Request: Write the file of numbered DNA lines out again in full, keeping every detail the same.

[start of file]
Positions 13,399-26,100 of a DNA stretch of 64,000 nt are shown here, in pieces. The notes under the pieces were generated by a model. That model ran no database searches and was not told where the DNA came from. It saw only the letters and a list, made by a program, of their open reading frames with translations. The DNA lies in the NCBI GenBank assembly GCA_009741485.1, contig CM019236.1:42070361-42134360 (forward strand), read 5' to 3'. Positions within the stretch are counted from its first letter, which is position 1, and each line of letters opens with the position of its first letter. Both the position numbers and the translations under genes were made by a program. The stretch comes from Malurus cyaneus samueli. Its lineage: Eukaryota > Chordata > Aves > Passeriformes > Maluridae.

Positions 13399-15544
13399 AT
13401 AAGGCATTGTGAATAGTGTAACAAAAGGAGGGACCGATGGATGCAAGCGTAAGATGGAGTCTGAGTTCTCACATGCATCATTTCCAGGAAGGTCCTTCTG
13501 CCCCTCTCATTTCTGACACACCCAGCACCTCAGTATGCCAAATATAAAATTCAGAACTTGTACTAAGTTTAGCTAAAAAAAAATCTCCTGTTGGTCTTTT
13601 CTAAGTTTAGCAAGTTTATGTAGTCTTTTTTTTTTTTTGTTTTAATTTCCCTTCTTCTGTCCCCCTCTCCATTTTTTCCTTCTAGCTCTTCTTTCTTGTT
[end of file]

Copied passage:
Positions 13,399-26,100 of a DNA stretch of 64,000 nt are shown here, in pieces. The notes under the pieces were generated by a model. That model ran no database searches and was not told where the DNA came from. It saw only the letters and a list, made by a program, of their open reading frames with translations. The DNA lies in the NCBI GenBank assembly GCA_009741485.1, contig CM019236.1:42070361-42134360 (forward strand), read 5' to 3'. Positions within the stretch are counted from its first letter, which is position 1, and each line of letters opens with the position of its first letter. Both the position numbers and the translations under genes were made by a program. The stretch comes from Malurus cyaneus samueli. Its lineage: Eukaryota > Chordata > Aves > Passeriformes > Maluridae.

Positions 13399-15544
13399 AT
13401 AAGGCATTGTGAATAGTGTAACAAAAGGAGGGACCGATGGATGCAAGCGTAAGATGGAGTCTGAGTTCTCACATGCATCATTTCCAGGAAGGTCCTTCTG
13501 CCCCTCTCATTTCTGACACACCCAGCACCTCAGTATGCCAAATATAAAATTCAGAACTTGTACTAAGTTTAGCTAAAAAAAAATCTCCTGTTGGTCTTTT
13601 CTAAGTTTAGCAAGTTTATGTAGTCTTTTTTTTTTTTTGTTTTAATTTCCCTTCTTCTGTCCCCCTCTCCATTTTTTCCTTCTAGCTCTTCTTTCTTGTT